The exception to the principle of sufficient reason deserves justification

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Parent debateThis argument is used in the debate Does God exist?.
Argument againstThis argument is an objection to The universe has no cause or reason for being.
Keywords: Cosmological argument, First cause, Causality, Reason for being, God, Sufficient reason[ edit ].



“First of all, it's astonishing that all these thinkers recognize the validity of the principle of sufficient reason within the world, where they admit that contingent facts have explanations, and reject it when it comes to the universe. Indeed, it's hard to see how one could decide that contingency within the system is amenable to systematic causal investigation, but that the contingency of the universe itself should not be the object of any search for explanation, and leave room for a mute mystical admiration (which usually calls for the quotation of Wittgenstein's paragraph on the matter). Even the most radical absurdist thinkers look for the cause of the breakdown when their car won't start - they don't fall into ecstasy to admire the radical absurdity of the universe. And why are they looking for an explanation? Because they see that engine failure is not a necessary event in itself [...], but a contingent event that might not have happened. But why, then, do they renounce this principle in the face of the radical contingency of the world, which also has nothing in common with a necessary fact in itself? The aggregate of all contingent facts is contingent, and therefore calls for an external cause. That this cause cannot be part of physical contingent facts (since we're talking about the totality of physical facts) is no reason to refute its existence. Why this double standard? The burden of proof lies with those who establish it, not with those who blithely maintain that the universe, being contingent, must have an explanation.”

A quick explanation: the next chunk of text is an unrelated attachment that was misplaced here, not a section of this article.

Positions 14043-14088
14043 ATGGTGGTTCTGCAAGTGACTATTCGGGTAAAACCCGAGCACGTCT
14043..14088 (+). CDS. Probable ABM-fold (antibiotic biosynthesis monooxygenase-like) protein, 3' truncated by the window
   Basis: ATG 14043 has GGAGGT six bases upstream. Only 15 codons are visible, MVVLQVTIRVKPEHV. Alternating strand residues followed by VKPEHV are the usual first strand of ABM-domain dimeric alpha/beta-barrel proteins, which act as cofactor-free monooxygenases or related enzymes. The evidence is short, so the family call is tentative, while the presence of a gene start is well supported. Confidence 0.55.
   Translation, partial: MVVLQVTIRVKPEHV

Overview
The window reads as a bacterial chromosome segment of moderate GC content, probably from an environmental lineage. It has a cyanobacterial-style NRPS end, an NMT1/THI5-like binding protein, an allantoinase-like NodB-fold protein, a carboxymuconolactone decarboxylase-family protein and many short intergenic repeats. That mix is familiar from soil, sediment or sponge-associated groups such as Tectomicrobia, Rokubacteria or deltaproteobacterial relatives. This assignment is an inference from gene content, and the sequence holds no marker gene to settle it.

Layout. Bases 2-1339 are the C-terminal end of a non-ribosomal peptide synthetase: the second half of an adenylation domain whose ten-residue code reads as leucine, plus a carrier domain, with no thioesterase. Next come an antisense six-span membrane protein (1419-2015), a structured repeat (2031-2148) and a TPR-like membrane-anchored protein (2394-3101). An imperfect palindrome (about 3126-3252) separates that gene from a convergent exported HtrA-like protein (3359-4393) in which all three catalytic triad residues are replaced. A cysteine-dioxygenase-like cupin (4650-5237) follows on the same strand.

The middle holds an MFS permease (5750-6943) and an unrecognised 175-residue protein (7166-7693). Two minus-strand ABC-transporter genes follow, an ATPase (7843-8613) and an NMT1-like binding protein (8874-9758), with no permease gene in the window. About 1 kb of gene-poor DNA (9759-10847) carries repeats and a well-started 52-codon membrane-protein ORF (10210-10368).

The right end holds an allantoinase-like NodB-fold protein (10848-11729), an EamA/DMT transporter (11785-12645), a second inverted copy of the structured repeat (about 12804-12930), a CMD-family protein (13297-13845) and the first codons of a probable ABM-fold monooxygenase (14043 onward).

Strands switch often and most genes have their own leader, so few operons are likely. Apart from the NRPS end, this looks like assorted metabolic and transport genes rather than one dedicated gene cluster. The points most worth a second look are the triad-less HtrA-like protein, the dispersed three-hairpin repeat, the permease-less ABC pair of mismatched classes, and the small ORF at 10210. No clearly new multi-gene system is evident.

Frédéric Guillaud, God exists, p.185, Éditions du Cerf, Paris, 2013.


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